In-villa chef service is included at many villas, in which case the staff can shop for the requisite provisions. At villas where a dedicated chef is not included, chef service may be arranged, subject to availability and applicable fees.
Massage is an essential part of life in Thailand, and may account in part for the relaxed demeanor of the natives. Numerous massage parlours and beach masseuses can offer Thai or oil massages, and there are many luxury spas offering a wide range of treatments around the island. It is very easy to organize massage in the comfort of your home by contacting any of the spas or parlours directly, or through the individual villa manager or staff.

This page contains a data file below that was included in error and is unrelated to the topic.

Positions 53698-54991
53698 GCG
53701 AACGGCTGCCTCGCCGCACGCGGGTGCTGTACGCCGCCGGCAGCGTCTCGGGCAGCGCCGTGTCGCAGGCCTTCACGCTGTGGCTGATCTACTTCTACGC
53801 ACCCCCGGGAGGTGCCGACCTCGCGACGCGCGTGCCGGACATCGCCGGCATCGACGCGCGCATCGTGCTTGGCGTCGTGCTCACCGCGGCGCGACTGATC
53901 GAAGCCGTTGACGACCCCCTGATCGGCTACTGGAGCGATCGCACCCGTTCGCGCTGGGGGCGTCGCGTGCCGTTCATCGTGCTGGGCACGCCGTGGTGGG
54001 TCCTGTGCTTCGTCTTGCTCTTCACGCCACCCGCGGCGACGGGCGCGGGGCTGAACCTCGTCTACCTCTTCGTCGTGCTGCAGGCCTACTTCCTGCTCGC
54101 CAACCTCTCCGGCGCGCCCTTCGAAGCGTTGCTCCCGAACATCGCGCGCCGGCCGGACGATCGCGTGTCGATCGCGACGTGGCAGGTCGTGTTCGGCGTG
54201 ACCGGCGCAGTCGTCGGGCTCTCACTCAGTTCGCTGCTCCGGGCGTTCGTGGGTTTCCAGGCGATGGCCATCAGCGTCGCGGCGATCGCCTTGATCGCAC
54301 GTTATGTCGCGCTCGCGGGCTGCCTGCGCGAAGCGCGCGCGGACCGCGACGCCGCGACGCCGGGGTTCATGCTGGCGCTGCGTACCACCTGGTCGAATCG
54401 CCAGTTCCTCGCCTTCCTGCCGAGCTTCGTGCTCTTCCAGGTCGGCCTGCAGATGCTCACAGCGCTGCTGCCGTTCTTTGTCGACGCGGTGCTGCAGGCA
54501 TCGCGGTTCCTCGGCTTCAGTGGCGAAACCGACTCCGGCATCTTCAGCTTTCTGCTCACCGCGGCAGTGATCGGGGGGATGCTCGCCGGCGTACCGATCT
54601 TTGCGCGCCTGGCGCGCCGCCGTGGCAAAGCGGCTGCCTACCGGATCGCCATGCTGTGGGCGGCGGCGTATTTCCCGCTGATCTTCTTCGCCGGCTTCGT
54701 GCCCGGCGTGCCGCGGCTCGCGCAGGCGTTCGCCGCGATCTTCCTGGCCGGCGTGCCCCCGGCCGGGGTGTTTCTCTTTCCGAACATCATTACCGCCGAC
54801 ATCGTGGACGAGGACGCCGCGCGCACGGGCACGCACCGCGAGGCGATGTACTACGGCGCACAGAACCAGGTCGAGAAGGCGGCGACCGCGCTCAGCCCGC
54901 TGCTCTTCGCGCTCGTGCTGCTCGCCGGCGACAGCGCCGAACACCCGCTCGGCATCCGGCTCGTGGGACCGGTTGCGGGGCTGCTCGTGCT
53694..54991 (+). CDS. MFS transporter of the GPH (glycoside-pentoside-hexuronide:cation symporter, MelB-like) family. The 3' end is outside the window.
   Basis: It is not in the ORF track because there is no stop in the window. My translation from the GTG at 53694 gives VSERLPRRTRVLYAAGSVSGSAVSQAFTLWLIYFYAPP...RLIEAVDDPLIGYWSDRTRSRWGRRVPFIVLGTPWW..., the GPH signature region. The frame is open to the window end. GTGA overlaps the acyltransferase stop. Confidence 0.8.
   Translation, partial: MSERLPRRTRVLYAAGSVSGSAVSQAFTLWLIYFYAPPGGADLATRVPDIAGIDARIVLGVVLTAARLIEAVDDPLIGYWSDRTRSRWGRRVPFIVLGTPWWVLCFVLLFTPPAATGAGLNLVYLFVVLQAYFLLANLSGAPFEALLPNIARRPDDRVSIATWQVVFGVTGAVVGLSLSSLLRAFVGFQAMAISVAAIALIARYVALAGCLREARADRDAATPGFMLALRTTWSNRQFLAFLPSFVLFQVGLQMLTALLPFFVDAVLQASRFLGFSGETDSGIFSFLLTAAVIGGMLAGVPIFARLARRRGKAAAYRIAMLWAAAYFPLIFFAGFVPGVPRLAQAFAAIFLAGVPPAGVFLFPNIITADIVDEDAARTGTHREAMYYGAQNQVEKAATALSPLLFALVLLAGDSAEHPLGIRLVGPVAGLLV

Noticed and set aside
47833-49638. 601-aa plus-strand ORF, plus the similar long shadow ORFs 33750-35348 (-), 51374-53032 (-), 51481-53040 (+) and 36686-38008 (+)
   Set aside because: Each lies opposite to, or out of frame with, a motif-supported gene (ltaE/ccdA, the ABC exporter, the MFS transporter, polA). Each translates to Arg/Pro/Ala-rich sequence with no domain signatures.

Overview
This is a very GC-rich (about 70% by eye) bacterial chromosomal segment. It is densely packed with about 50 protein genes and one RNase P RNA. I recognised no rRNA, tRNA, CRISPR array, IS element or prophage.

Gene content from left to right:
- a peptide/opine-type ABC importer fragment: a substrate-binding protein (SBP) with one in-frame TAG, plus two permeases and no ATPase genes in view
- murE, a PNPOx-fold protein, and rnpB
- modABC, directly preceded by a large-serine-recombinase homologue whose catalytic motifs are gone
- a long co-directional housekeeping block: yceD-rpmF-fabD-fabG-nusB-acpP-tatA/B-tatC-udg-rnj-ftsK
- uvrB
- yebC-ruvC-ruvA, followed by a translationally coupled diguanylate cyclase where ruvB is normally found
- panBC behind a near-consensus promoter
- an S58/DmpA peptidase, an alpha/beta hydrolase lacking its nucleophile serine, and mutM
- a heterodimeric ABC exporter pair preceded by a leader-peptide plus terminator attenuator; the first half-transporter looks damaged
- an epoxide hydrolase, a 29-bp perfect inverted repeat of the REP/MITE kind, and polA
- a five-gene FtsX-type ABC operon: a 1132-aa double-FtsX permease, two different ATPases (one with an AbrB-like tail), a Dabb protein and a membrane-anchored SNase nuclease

All the holiday essentials are widely available around the island. Chaweng offers the greatest range of boutiques, with everything from clothes, books, souvenirs, and art, to drug stores and opticians. Lamai and Nathon also offer similar arrays of goods, with many bargains to be found, or made after some haggling. Tesco-Lotus superstore stocks a huge array of goods in its air-conditioned halls with the luxury of fixed prices. Local market festivals are held regularly at temples and vacant lots around the island, and are popular with locals and tourists alike. The evening ‘Walking Street’ events are held every Friday in Bophut Fisherman’s Village, and Saturday in Lamai, during which streets are pedestrianised, and filled with ad-hoc stalls selling food, clothes, and bric-a-brac, and are a popular family outing.